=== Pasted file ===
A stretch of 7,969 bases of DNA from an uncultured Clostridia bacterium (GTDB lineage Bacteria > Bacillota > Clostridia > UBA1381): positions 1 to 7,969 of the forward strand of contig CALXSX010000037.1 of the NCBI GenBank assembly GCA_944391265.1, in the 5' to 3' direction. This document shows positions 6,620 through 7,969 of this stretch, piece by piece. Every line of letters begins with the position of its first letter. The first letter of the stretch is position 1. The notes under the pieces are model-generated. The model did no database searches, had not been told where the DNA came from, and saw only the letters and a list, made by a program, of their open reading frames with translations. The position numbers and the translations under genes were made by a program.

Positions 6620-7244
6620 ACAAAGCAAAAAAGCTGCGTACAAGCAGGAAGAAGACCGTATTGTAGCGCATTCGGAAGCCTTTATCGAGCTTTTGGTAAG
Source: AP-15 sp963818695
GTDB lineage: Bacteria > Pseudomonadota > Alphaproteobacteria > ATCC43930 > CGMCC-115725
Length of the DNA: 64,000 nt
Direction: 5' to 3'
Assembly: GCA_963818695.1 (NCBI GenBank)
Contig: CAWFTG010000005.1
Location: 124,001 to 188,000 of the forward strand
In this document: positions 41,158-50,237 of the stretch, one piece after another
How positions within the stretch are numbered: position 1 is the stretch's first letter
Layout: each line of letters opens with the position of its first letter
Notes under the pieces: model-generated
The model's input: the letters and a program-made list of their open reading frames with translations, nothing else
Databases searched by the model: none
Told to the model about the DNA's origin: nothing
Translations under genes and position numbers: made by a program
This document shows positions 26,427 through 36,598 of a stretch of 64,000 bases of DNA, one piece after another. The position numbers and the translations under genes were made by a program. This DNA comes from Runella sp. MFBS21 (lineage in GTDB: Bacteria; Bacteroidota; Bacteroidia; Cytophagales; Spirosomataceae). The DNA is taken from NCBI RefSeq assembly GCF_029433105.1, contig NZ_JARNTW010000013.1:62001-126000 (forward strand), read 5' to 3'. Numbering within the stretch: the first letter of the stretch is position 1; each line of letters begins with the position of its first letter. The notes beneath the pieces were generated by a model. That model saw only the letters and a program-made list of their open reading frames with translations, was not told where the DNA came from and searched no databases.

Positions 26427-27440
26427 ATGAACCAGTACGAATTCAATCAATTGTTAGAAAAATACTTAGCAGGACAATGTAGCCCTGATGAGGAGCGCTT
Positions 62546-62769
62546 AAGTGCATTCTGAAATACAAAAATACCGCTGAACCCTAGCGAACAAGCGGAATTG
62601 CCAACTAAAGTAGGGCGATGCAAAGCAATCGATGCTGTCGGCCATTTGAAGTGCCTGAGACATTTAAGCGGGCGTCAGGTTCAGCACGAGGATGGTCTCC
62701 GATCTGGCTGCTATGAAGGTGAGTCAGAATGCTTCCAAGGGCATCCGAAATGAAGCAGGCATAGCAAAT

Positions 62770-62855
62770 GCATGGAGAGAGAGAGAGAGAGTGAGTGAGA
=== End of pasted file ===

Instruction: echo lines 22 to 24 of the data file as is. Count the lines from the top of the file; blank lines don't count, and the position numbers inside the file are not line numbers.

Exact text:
Positions 62546-62769
62546 AAGTGCATTCTGAAATACAAAAATACCGCTGAACCCTAGCGAACAAGCGGAATTG
62601 CCAACTAAAGTAGGGCGATGCAAAGCAATCGATGCTGTCGGCCATTTGAAGTGCCTGAGACATTTAAGCGGGCGTCAGGTTCAGCACGAGGATGGTCTCC